“The rumours of my promiscuity have been greatly exaggerated.”
Although Jennifer Lawrence is currently Number One Sweetheart in Hollywood, arguably Emma Stone is a close second. After roles in Superbad and the stupidly hilarious The House Bunny, she burst onto the scene with Zombieland, took the lead in Easy A, and made females around the world jealous by smooching Ryan Gosling in not one but two films (Crazy, Stupid, Love and Gangster Squad). Safe to say now she’s a hot commodity. I’m not quite convinced – she’s likeable, of course, but even here she’s by no means the most interesting or funny person on screen, nor is she (in my opinion – I’m sure there are plenty who would disagree) the most personable. But Easy A‘s a strange film, self-aware yet oddly oblivious to its own problems, one that is perfectly entertaining while it’s being watched, but littered with inconsistencies in retrospect.
Stone is Olive, a clean-cut, presumably straight-A student who is invisible to the boys (and most of the girls) in her school. Despite this she’s beautiful, trendy, has a quick wit and no real evidence of any insecurities – to be honest, it’s really not clear why she’s not popular. She’s not particularly awkward (like, for example, Stone’s character in The House Bunny), she’s neither stupid nor pious, but for whatever reason, she’s somehow the outsider. Via online video chat, she relates her version of recent events, using click-baity intertitles to punctuate the various chapters of the story – most of the film consists of flashbacks to said events (in hindsight this implies that almost all the scenes involving her parents and adopted brother are entirely incoherent in this context – as sequences that do not progress or impact upon the main purpose of her testimonial, the reasons for their inclusion are unclear. They are, however, among the funniest scenes of the film). Olive’s story begins with an innocent white lie, which snowballs into school-wide rumours about her promiscuity; mirroring her assigned reading (Nathaniel Hawthorne’s The Scarlet Letter), she becomes the school harlot and finds that infamy and notoriety – whether justified or not – is not necessarily as fun as it first appeared.
While the plot is fairly straight-forward, it’s Olive herself who is so incoherent as a character. Of course, this isn’t Stone’s fault, but that of writer Bert V Royal, who never seems quite sure whether his leading lady is a protagonist, antagonist, smart, stupid, worldly, or naïve. I find it very difficult to believe that, with such enlightened, laid-back and liberal parents (Stanley Tucci and Patricia Clarkson, both excelling in their roles and stealing all the scenes they feature in), Olive would actually encourage a bullied gay kid to pretend he’s straight to fit in – surely she would oppose this kind of falseness? Yet this is where it all begins – he takes her advice, they pretend they’ve had sex, and in the blink of an eye she’s the local slut. And, rather than reject this new reputation, she embraces it (though never seems quite sure as to whether she enjoys it or not), accepting gift cards from fat losers and nerds as payment for their alleged sexual encounters, until it all starts going horribly wrong – her best friend Rhiannon (former Disney child Aly Michalka), another entirely incoherent character with hippy-dippy nudist parents and a penchant for calling everyone “bitch,” dumps her, the school’s born-again Christian students, led by Amanda Byne’s holier-than-thou Marianne, are determined to get her expelled, and the lies somehow end up threatening her favourite teacher’s marriage.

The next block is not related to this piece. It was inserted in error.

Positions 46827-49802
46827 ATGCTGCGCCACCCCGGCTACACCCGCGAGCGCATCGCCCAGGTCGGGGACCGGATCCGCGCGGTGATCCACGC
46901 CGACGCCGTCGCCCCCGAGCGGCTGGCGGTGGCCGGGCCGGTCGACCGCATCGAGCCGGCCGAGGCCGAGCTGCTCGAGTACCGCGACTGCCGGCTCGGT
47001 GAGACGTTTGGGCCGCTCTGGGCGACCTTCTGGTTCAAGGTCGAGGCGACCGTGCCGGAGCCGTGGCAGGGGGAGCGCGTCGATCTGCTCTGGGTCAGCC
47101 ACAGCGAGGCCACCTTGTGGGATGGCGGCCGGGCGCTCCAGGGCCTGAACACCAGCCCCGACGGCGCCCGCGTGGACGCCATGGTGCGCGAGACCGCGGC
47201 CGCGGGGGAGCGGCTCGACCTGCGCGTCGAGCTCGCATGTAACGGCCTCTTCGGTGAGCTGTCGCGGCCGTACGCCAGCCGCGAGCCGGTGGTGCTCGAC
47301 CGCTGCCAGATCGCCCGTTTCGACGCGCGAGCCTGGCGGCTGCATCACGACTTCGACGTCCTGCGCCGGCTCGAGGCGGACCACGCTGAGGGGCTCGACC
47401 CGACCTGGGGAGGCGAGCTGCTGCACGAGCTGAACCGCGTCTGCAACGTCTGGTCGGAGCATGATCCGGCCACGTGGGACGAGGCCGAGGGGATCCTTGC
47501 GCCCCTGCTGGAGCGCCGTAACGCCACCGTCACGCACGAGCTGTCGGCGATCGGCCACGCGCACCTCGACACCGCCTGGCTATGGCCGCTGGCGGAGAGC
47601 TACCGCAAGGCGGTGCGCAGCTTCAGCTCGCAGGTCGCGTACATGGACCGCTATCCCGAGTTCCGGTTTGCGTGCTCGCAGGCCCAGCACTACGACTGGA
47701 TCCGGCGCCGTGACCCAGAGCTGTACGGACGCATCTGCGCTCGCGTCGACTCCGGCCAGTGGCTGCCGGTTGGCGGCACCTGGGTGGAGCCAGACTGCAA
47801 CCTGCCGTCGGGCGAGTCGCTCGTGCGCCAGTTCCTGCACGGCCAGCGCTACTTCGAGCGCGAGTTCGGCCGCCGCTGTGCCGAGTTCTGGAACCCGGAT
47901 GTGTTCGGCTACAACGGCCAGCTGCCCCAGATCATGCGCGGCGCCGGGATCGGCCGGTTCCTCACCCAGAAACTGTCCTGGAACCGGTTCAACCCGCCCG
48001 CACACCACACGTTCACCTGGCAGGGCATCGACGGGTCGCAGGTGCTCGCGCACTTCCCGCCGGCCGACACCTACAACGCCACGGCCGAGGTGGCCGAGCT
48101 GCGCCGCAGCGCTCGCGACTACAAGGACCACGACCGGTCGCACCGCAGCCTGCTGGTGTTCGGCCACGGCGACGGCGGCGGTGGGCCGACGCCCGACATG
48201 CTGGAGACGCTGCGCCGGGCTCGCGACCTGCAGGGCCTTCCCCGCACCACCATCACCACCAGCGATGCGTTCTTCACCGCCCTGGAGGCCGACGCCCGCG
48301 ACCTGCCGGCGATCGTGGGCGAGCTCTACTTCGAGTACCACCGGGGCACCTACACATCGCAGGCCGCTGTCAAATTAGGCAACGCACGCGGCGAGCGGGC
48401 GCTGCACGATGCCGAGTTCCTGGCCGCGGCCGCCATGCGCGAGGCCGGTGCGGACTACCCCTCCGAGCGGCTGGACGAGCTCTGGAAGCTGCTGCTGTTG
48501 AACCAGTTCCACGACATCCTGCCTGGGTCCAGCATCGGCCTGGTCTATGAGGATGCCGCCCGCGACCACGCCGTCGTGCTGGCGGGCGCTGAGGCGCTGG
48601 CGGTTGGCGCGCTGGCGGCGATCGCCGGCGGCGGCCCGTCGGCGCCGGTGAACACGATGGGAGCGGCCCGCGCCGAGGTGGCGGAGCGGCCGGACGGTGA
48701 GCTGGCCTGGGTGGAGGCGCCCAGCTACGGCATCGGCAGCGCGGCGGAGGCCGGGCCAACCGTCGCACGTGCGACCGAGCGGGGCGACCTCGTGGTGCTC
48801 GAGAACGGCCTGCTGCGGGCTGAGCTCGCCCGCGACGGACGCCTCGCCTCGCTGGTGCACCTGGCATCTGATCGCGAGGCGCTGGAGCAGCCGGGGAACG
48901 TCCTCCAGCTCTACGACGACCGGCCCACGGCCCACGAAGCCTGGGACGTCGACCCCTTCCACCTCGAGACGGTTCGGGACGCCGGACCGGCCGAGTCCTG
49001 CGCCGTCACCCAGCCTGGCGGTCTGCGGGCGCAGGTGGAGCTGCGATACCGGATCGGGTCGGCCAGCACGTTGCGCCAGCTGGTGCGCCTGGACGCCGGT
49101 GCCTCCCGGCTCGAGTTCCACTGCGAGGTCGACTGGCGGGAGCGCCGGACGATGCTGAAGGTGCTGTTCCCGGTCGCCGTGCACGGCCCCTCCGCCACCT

If I sound particularly negative towards Easy A, I don’t mean to be – it’s a perfectly engaging film, with some funny moments. Royal’s script attempts to situate itself within a broader group of well-respected school-movies – namely John Hughes’ 80s classics – and there are frequent references to other films, as well as self-referential moments (Olive’s voice-over comments on the clichés in the story, for example) and a whole host of pop-culture remarks. The script is snappy and quick, matched by equally snappy pacing that conveniently conceals the fact that so little makes sense. It’s got a great cast, for instance, but character development is severely limited, and some of the cameos are in desperate need of expansion. Malcolm McDowell’s principal, for example, has one scene in which he (rather inappropriately, it seems, but most of the adults speak to Olive in ways that seem particularly inappropriate) declares that “this is public school. If I can keep the girls off the pole and the boys off the pipe, I get a bonus” – then he’s never seen again, despite the apparent scandals that are rocking the school’s faculty and students. Other characters – Rhiannon, Marianne, dimwitted 22-year old Micah (Cam Gigandet) – have minor subplot stories that mostly lead nowhere. Really, Olive is the only character who grows at all, and even her lesson is a half-hearted one in the end, with the film’s eventual message getting lost beneath the weight of the screenplay’s need to conclude with a homage to better movies. In retrospect, these are the things that stand out the most: Olive’s dog is amazing and I want one; and “Pocketful of Sunshine” is undeniably, infuriatingly catchy yet becomes the most memorable bit of the whole movie.